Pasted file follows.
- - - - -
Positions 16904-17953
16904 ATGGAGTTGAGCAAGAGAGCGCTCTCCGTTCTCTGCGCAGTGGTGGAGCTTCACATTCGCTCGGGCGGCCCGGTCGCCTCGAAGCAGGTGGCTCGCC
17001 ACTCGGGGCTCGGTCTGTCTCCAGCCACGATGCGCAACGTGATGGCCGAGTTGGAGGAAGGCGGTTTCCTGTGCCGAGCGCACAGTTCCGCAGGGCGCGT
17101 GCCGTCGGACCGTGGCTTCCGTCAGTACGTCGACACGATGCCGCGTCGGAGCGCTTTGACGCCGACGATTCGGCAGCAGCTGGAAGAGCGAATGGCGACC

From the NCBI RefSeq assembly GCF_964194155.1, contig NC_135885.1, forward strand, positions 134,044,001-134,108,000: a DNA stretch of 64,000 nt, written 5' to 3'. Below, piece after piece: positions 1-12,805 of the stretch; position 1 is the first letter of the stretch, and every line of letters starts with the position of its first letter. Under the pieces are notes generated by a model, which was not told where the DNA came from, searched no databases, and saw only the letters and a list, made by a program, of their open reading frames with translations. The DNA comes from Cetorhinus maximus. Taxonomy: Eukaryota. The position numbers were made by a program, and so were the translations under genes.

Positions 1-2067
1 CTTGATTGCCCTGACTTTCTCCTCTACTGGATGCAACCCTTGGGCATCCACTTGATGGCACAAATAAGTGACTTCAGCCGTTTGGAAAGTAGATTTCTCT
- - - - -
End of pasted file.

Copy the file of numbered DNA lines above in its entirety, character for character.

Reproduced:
Positions 16904-17953
16904 ATGGAGTTGAGCAAGAGAGCGCTCTCCGTTCTCTGCGCAGTGGTGGAGCTTCACATTCGCTCGGGCGGCCCGGTCGCCTCGAAGCAGGTGGCTCGCC
17001 ACTCGGGGCTCGGTCTGTCTCCAGCCACGATGCGCAACGTGATGGCCGAGTTGGAGGAAGGCGGTTTCCTGTGCCGAGCGCACAGTTCCGCAGGGCGCGT
17101 GCCGTCGGACCGTGGCTTCCGTCAGTACGTCGACACGATGCCGCGTCGGAGCGCTTTGACGCCGACGATTCGGCAGCAGCTGGAAGAGCGAATGGCGACC

From the NCBI RefSeq assembly GCF_964194155.1, contig NC_135885.1, forward strand, positions 134,044,001-134,108,000: a DNA stretch of 64,000 nt, written 5' to 3'. Below, piece after piece: positions 1-12,805 of the stretch; position 1 is the first letter of the stretch, and every line of letters starts with the position of its first letter. Under the pieces are notes generated by a model, which was not told where the DNA came from, searched no databases, and saw only the letters and a list, made by a program, of their open reading frames with translations. The DNA comes from Cetorhinus maximus. Taxonomy: Eukaryota. The position numbers were made by a program, and so were the translations under genes.

Positions 1-2067
1 CTTGATTGCCCTGACTTTCTCCTCTACTGGATGCAACCCTTGGGCATCCACTTGATGGCACAAATAAGTGACTTCAGCCGTTTGGAAAGTAGATTTCTCT